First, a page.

Auditor General and public debt expose

Wednesday, 14 February 2018 00:00 -     - {{hitsCtrl.values.hits}}

By C. Ramachandra FCA

I refer to the press conference given by the Auditor General Gamini Wijesinghe on 7 February, before the Local Government elections, where he thought fit to inform the public of the shortcomings in the Treasury.

I believe this is the first time an AG addressed the media to discuss the affairs of a client. If he had compiled a report on the falsification of accounts in the Treasury over the past decade, he should have tabled it in Parliament first and not made a media circus of it. 

Please consider the following facts.

1. According to my knowledge, a professional auditor cannot disclose the affairs of a client, unless required to do so by a court of law.

2. The Auditor General is accountable to report to Parliament, under and in terms of the Constitution. I have not observed any previous Auditors General addressing the media.

3. Such an incredible difference between 10 trillion and one trillion just cannot be, as monies come via banking channels and thus get accounted for.

4. IMF and foreign credit agencies carry out incisive due diligence of the data. If this was the case, they would have reported so, even if the difference was a lot less. They had not done so.

5. If the Fiscal Management (Responsibility) Act No. 3 of 2003 is correctly processed, then it has to disclose the level of borrowings, including those of government corporations and companies. I believe such reports had not been properly processed.

6. An unqualified Audit Certification (year 2005 had been adversely qualified) had been given on the government accounts for year 2006 by a previous Auditor General P.A. Pematilaka, notwithstanding an adverse special report under Article 154 (6) of the Constitution by the former Auditor General in July, 2006, whereas P.A. Pematilaka had been Director General State Accounts at the Treasury until October, 2006, and could not have audited his own accounts.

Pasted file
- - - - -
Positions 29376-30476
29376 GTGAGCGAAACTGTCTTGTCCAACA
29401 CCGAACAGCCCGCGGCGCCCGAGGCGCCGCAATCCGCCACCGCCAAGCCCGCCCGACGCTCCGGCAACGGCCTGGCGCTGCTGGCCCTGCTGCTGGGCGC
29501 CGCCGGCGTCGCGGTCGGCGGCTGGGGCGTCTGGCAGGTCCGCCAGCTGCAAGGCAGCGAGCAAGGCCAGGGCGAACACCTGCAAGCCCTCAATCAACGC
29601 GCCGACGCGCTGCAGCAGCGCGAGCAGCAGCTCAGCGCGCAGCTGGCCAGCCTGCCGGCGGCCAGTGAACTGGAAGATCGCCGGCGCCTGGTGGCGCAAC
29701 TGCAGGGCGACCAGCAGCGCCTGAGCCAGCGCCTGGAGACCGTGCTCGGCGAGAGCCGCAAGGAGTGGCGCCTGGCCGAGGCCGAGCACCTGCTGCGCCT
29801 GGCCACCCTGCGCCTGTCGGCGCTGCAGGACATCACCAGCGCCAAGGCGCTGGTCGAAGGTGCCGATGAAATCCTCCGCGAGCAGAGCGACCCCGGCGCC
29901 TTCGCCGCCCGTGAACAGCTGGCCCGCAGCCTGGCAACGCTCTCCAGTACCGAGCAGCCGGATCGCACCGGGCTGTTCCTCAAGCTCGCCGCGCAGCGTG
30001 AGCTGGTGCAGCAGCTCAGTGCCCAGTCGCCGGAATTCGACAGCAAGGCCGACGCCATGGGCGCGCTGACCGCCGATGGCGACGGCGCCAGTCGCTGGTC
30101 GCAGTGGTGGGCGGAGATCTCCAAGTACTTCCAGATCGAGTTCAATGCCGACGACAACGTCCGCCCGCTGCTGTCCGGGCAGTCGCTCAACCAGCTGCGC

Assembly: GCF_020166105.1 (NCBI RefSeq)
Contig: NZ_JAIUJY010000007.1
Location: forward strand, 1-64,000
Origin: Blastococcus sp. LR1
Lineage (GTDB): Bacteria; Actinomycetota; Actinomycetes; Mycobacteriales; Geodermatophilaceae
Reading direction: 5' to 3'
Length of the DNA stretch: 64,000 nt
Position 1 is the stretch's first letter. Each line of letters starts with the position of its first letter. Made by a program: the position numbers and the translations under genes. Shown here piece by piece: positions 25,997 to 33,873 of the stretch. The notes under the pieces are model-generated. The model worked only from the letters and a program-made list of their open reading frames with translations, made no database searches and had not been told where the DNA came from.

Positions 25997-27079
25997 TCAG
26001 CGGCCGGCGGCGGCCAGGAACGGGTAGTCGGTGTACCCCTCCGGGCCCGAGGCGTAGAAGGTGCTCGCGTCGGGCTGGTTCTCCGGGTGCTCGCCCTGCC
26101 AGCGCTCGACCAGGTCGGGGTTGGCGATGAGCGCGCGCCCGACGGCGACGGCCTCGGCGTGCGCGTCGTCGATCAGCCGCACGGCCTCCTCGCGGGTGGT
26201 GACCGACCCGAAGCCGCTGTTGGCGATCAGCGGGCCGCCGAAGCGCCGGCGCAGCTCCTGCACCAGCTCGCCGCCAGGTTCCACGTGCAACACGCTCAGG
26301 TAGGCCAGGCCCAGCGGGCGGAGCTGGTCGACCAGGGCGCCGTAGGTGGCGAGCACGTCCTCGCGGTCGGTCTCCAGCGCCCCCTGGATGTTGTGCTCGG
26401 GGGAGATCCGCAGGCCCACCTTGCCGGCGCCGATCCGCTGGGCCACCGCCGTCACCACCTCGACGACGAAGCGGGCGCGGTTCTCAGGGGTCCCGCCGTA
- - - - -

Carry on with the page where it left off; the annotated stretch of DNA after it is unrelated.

7. On a challenge of the Appropriation Bill in 2008, the Supreme Court directed that the government borrowings be disclosed, and thus a second schedule of borrowings, was included in the Appropriation Bill.

8. The debt service (capital and interest) had not been shown in the Appropriation Bill previously.

9. In recent years, debt service (capital and interest) had been almost equal to gross income, thus borrowings financed, expenditures, investments, and losses (eg: hedging deals).

10. Hence, a proper accounting, including debt service (capital and interest) and losses should have been done and that would have shown the correct position, without such a pronouncement of an incredible difference, creating panic.

11. Such pronouncement by the Auditor General, with media hype, will disturb Lenders to the Government and even shake the confidence of depositors of state banks and adversely affect Foreign Direct Investments, which he should know.

12. Also the Auditor General had made such public pronouncement particularly at a time of an election, which may be interpreted as a violation of election laws by a high ranking public servant.

13. The Auditor General is also a Member of the Council of the Institute of Chartered Accountants of Sri Lanka, who have failed to take any disciplinary action against miscreant auditors in instances of complicit frauds, as had been pronounced upon by the Supreme Court.

I understand that a political party has reported the AG to the Commissioner of Elections for using this press conference to ridicule previous finance ministers of the country in order to obtain narrow political mileage. I am also aware that a complaint has been lodged with the Institute of Chartered Accountants in respect of the conduct of the AG.